You know things are bad when you head to Mount Saint Helens to find clearer air and safe refuge. What a treat that was. We managed to dodge the smoke, for a couple of days. We entered uncharted territory and rode through lands that looked like another planet. Trees had been cleared and there was not another soul in sight. We rode on shale, up and down dusty unmarked paths, experienced two flat tires, and had the time of our lives as the adrenaline coursed through our veins. Ironically, I did some of my best riding in these parts. There were no cars, no people, and about eleven miles in, we discovered there was only one way out…back the way we came. With one guide having suffered two flats, the other decided to ride the eleven miles back to our campsite, ditch his bike and unhitch the van from the trailer, this way he could come back and retrieve us as we walked our bikes back to the meeting point on the paved road. As daylight slowly drifted away, we hastened our steps to make our way out of this land where we had encountered bear scat, heard animal snorts in the distance, and knew we were never totally “alone”. Some time into our trek back toward the gate where we know our guide would be coming to our rescue, we got a call. The voice on the other end uttered the words we all feared hearing. “The gate is locked. I can’t make it in to pick you guys up. You’re going to have to keep walking.” We surmised that we had about two more miles to go, and at our rapid pace, we would definitely make it before the light totally faded. Our calculations were correct and smiles came over each of our faces as we rounded a bend and the van came into site. Parked next to a blackberry bush, anyone watching (as if there were anyone for miles) would have called this a scene out of a survival movie where the rescue finally happens and the survivors are so starved they step in the bear scat surrounding the bush and go to town on the berries. Luckily for us, there was a gourmet meal to be prepared and a night of stories to be told. The guide who didn’t have the flat (I am leaving their names out of this piece because they were both equally heroic.) rode back at a record speed, hearing large animals as he rode his way out of the wilderness, music blasting as both a defense and a motivator. He had a wild solo ride to fill us in on. While the three of us had our own tales to tell. We did all of this over a delectable dinner, replete with appetizers and dessert. These guys are the best. Nothing deters them from providing the most enjoyable, upbeat, hospitable experience possible. Before turning in for the night, they always ensured our tents were secure and we were happy. With wildfires in the state, we could not do campfires, but that didn’t stop us from sitting around and chatting under the stars. This was the adventure we were looking for. I am going to leave the rest of the planned itinerary below. I highly recommend traveling with Escape Adventures. They do private tours, custom tours (even on the fly) and their adventures are great for solo travelers, families, friends, and couples.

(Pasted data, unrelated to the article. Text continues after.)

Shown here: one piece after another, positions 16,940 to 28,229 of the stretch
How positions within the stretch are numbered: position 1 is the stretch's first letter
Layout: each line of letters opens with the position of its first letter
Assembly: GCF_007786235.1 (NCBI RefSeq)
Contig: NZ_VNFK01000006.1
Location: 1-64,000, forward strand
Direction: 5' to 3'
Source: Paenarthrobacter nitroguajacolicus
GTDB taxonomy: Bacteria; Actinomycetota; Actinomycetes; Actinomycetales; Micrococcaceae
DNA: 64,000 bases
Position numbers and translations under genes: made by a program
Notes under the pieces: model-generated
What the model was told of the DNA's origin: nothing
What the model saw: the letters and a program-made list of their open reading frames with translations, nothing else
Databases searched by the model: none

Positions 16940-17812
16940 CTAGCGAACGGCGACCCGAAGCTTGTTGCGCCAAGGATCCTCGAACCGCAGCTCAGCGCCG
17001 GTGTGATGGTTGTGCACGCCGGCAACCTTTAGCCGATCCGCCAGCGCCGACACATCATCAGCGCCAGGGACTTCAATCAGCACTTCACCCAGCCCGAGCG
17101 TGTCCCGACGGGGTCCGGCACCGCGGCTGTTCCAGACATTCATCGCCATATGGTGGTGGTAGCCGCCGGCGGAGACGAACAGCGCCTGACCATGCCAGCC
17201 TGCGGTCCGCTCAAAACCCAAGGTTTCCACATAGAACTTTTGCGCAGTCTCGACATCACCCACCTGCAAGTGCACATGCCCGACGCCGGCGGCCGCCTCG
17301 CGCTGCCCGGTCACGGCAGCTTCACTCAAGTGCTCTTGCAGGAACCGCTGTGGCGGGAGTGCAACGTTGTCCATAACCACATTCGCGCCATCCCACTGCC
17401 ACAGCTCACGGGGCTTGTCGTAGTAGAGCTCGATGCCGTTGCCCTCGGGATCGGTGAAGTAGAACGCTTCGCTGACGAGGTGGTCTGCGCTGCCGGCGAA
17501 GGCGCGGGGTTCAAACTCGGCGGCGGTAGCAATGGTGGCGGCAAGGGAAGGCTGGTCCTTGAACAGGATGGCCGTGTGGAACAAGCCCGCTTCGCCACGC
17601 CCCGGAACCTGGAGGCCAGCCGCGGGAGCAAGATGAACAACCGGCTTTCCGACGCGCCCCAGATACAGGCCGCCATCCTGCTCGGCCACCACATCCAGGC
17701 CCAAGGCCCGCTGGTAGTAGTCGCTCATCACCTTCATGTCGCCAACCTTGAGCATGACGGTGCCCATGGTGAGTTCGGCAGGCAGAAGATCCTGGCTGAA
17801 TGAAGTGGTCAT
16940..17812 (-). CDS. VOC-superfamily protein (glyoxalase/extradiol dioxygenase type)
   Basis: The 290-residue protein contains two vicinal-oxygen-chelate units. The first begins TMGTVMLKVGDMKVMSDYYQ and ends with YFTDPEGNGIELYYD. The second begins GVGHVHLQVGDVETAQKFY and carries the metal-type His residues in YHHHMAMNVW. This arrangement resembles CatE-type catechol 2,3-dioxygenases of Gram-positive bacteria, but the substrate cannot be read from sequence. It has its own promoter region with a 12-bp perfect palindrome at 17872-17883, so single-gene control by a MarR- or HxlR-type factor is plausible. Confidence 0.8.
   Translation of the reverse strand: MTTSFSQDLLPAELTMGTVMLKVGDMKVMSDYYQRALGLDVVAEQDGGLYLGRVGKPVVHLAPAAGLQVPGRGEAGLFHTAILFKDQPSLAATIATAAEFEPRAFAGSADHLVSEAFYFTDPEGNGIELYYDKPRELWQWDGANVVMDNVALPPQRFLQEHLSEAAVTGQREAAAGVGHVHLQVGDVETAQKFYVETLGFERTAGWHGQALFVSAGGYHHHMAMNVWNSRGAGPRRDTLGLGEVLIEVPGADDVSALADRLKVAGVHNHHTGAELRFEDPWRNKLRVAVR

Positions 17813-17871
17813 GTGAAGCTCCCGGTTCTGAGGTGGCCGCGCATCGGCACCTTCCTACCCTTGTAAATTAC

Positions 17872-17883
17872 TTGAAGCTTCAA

Today’s stage, long on calming atmospherics and big-ring rhythm winds through stands of dense forest beyond Lincoln City (pop. 7930). Sweeping south we route through a number of state parks, including Siletz Bay: a federal wildlife refuge where hawks, herons if not thousands of shorebirds gather above prime Chinook salmon and Cutthroat trout habitat. Today’s stage closes at Newport, (pop. 9,989), a 151-year old settlement. Home to the Yaquina Head Outstanding Natural Area, Newport can claim not only the state’s tallest lighthouse (93-ft.), but a mile-wide stretch of basalt rocks below that applaud the oncoming tidal surges. At The Old Bay Front, Newport’s 19-century roots are on full display along a lively, if wonderfully preserved waterfront. But that dazzle extends clear out into the Pacific, given Newport’s status as one of Oregon’s premier ocean diving areas. The evening is given over to an enjoyable stroll through town, dropping into the art and jewelry shops along Main Street.